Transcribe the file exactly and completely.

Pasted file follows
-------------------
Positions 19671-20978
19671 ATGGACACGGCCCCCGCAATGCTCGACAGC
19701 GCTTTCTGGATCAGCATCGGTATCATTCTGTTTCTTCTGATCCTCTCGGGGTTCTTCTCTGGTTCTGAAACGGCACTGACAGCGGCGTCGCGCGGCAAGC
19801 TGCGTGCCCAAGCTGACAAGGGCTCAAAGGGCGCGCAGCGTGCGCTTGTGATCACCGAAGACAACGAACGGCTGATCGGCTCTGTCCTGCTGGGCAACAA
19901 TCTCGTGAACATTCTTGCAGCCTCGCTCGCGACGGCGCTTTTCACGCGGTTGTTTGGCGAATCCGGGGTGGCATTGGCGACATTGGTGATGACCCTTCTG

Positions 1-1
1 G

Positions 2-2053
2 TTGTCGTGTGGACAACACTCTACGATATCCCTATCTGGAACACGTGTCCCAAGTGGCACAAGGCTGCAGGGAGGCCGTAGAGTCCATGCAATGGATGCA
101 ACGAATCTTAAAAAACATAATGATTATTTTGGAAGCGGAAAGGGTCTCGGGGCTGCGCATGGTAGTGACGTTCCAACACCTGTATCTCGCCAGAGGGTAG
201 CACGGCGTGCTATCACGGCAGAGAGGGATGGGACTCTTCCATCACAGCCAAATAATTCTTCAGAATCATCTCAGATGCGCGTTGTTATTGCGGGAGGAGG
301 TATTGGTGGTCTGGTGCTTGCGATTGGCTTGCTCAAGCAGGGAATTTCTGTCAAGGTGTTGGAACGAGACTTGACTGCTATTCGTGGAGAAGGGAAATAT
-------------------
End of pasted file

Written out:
Positions 19671-20978
19671 ATGGACACGGCCCCCGCAATGCTCGACAGC
19701 GCTTTCTGGATCAGCATCGGTATCATTCTGTTTCTTCTGATCCTCTCGGGGTTCTTCTCTGGTTCTGAAACGGCACTGACAGCGGCGTCGCGCGGCAAGC
19801 TGCGTGCCCAAGCTGACAAGGGCTCAAAGGGCGCGCAGCGTGCGCTTGTGATCACCGAAGACAACGAACGGCTGATCGGCTCTGTCCTGCTGGGCAACAA
19901 TCTCGTGAACATTCTTGCAGCCTCGCTCGCGACGGCGCTTTTCACGCGGTTGTTTGGCGAATCCGGGGTGGCATTGGCGACATTGGTGATGACCCTTCTG

Positions 1-1
1 G

Positions 2-2053
2 TTGTCGTGTGGACAACACTCTACGATATCCCTATCTGGAACACGTGTCCCAAGTGGCACAAGGCTGCAGGGAGGCCGTAGAGTCCATGCAATGGATGCA
101 ACGAATCTTAAAAAACATAATGATTATTTTGGAAGCGGAAAGGGTCTCGGGGCTGCGCATGGTAGTGACGTTCCAACACCTGTATCTCGCCAGAGGGTAG
201 CACGGCGTGCTATCACGGCAGAGAGGGATGGGACTCTTCCATCACAGCCAAATAATTCTTCAGAATCATCTCAGATGCGCGTTGTTATTGCGGGAGGAGG
301 TATTGGTGGTCTGGTGCTTGCGATTGGCTTGCTCAAGCAGGGAATTTCTGTCAAGGTGTTGGAACGAGACTTGACTGCTATTCGTGGAGAAGGGAAATAT